Green Life

Helping Rebuild Lives Post-Incarceration

Trying to reestablish oneself in society post-incarceration can be challenging for most people. Green Life, an Earth Island project which I direct, helps those reentering society by providing them the skills, tools, and opportunities required to make this transition a smooth one. We use a community-building and restorative justice approach to support and mentor participants as they integrate life skills and co-design their own reentry plans.

Last year, Green Life launched a pilot reentry program in partnership with Planting Justice, Impact HUB Oakland, Earthseed Consulting, United Roots Oakland, and Sustainable Economies Law Center. The 18-month “Pathways to Resilience” program is a unique and holistic approach to reentry and lowering recidivism. It is designed to evoke an ecological ethic in individuals and their communities, by integrating permaculture-design ethics, principles, and practices with best practices in the reentry field.

Central to permaculture are three ethics: care for the earth, care for people, and fair share. These principles of permaculture design are also found in most traditional societies, and can be practically applied as much to growing a healthy garden as to sustaining a loving relationship with family, setting and achieving financial or life goals, or building a new business. The result? Participants adopted a new identity and sense of purpose, respect for others, and responsibility for self and community.

The program also provided hard skills through vocational certification and new employment credentials; taught relevant job search/readiness and entrepreneurship skills; and provided paid work experience and job placement support. Additionally, we integrated case management and guided access to a network of social service providers for housing, mental health, substance abuse, financial education, and legal services.

The Green Life component of Pathways to Resilience included workshops and meetings for the men and women in the program, which nurture the growth of a supportive community. Participants attended Green Life healing circles co-led by two former prisoners – Kevin Tindall and Jerry Elster – who are trained in restorative justice practices, and me.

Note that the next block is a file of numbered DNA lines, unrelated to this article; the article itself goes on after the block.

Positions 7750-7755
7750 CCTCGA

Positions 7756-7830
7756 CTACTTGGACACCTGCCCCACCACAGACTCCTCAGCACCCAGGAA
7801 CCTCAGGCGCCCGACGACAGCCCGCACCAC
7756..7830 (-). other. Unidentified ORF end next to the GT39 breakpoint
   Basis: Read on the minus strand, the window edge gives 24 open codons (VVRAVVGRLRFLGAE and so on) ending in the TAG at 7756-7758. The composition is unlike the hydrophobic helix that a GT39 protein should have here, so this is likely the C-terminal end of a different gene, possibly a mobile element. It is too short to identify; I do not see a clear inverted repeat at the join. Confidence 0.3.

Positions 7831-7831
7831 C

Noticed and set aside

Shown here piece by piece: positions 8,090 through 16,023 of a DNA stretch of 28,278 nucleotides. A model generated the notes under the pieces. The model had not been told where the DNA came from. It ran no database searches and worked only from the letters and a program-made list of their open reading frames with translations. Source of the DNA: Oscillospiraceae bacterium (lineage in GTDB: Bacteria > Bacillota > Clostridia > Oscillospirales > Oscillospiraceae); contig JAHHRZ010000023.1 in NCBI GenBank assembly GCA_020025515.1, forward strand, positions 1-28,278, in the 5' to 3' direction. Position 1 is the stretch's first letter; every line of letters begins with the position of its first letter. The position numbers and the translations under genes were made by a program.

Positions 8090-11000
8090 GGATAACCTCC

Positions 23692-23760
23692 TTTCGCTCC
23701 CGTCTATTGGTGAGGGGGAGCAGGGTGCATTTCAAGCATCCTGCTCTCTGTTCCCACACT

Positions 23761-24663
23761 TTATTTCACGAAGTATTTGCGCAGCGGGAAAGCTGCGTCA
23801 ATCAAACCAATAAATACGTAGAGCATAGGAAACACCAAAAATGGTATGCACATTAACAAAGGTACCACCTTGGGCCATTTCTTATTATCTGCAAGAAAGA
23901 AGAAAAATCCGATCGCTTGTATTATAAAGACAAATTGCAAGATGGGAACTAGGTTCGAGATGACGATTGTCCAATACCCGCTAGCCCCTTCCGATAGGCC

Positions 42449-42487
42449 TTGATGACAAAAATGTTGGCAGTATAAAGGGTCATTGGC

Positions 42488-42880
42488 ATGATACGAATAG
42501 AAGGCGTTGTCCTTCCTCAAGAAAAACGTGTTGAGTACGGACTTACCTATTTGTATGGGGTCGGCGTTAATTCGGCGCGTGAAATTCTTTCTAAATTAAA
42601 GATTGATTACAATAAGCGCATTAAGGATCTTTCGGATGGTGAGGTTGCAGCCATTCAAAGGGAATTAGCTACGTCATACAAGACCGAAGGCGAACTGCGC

“When I got out of prison, I wanted to continue with the work I had started with the Green Life at San Quentin,” says Tindall. “Through the Green Life circle process we were all able to connect and learn from each other, bringing up issues that we go through around housing, work, relationships, and how to be better stewards of the environment.”

In this co-creative, peer-educator learning environment, the men and women not only create, but also prepare, guide, and implement their own curriculum for ecologically sustainable practices, thereby helping them develop into facilitators, trainers, and leaders who can, in turn, help others in their community who are facing similar transitions.

Pandora Thomas of our partner, Earthseed Consulting, conducted the permaculture design course – which culminated with participants receiving a Permaculture Design Certificate, and Impact HUB offered a six-week workforce and entrepreneurship workshop. The participants were welcomed into the community and into the program with a multicultural “Rites of Passage” event led by spiritual leaders.

In the past year, 23 men and women have completed the Pathways to Resilience program. So far, 100 percent our graduates have stayed out of prison, thereby saving the state of California at total of $379,368. Our partner, Planting Justice, employed three formerly incarcerated individuals as staff members. The average cost of incarcerating one person for a year in California is $47,421. Our program helps these same persons stay out of prison and build a viable future for themselves for about $20,000 – less than half the cost of keeping them behind bars.

Green Life isn’t only training former prison inmates to become community leaders, it’s also growing a movement of changemakers who will tell a new story about what is possible for those impacted by incarceration.

To learn more about Green Life go to

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